Bacterial boost: probiotics

14 November 2018

The benefits of consuming probiotics have long been debated; however, recent studies have cast doubt on their use and value. Dr Arthur Ouwehand of the International Probiotic Association explains how other research has proved they can be beneficial to us all, whether young or old.

Probiotics are live microorganisms that, when consumed in adequate amounts, provide a health benefit to the host. Probiotics can thus be any microbe – as long as they are not pathogens; the most commonly commercially available probiotics are members of the genera Lactobacillus and Bifidobacterium, although also Saccharomyces and Bacillus probiotics are also available. In order to qualify as a probiotic, a microbe must fulfil a number of key criteria. These have recently beensummarised and clarified by the International Probiotic Association (IPA).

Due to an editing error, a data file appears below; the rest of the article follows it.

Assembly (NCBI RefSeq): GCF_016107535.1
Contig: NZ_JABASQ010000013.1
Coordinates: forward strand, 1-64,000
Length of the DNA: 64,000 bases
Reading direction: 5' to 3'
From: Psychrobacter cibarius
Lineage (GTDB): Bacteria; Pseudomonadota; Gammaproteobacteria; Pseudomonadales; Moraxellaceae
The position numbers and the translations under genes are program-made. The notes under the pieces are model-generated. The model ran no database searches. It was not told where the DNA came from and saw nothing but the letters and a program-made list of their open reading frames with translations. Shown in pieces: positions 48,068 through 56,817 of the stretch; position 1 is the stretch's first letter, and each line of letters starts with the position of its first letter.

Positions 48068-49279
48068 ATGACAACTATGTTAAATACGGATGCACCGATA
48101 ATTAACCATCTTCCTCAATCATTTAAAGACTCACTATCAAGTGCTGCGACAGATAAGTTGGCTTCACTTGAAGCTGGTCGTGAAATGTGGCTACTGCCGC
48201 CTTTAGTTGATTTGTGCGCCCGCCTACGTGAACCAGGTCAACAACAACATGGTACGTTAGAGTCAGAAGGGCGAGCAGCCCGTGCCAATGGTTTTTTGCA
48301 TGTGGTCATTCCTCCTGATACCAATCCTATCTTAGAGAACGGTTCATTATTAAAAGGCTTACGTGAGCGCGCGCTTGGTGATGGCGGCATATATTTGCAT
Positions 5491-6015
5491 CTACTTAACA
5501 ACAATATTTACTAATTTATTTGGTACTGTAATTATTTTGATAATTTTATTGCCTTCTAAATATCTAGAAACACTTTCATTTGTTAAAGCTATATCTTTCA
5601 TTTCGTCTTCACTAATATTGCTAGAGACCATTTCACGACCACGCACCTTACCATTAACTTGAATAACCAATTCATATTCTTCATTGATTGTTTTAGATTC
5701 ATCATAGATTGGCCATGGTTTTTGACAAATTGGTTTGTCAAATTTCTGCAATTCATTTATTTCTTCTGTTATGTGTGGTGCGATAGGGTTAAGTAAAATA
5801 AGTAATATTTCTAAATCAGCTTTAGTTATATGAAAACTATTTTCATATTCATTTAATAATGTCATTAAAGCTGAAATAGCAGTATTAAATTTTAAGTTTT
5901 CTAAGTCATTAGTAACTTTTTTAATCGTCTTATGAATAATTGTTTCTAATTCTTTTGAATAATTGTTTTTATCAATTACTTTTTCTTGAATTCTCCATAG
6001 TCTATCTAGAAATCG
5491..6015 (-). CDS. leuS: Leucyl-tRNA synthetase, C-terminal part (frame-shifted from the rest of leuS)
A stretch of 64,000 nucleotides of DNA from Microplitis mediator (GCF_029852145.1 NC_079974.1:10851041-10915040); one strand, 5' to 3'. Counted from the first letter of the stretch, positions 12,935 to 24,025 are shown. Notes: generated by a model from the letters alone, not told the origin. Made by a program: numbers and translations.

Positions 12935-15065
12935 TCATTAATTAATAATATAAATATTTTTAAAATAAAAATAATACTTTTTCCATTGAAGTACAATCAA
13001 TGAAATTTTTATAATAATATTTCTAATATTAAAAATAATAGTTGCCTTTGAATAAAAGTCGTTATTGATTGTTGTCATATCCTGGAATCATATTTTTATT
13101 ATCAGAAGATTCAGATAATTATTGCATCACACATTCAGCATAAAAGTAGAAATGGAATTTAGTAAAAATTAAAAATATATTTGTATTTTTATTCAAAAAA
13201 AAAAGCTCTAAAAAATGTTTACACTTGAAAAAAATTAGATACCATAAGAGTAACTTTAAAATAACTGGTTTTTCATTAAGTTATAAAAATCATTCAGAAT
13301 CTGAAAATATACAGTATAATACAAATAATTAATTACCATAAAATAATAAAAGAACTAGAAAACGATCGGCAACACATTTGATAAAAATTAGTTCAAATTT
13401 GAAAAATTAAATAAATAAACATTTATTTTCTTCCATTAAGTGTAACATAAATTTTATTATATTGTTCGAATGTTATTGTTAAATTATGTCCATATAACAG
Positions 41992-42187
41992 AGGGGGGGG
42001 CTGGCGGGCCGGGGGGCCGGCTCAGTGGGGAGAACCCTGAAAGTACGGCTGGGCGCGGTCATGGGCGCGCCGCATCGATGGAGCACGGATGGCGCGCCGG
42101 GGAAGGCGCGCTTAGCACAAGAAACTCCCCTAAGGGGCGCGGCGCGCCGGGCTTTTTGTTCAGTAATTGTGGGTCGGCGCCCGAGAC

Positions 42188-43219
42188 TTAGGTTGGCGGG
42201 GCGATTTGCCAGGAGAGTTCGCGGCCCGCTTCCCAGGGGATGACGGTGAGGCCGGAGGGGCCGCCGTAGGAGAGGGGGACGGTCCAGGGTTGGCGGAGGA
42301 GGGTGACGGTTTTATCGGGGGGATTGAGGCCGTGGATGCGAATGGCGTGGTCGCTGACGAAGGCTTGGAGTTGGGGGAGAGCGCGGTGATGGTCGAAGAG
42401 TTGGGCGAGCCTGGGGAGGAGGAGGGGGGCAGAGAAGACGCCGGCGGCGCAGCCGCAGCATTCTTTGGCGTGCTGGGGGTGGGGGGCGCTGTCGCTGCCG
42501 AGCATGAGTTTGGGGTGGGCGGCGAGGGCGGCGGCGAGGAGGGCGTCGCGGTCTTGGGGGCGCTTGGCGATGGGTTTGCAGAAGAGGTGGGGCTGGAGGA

Defining and qualifying probiotics

By definition, probiotics should have a health benefit. For those jurisdictions where claims are allowed, the manufacturer is expected to be able to document the claim and document that the dose in the product is at least the same as the dose tested. Furthermore, probiotics should have their taxonomy identified to genus and species level, and be identifiable as strains. The probiotic strain should be characterised in the sense that it can be expected to survive gastrointestinal transit, and has a history of safe use or otherwise leaves no doubt about its safety.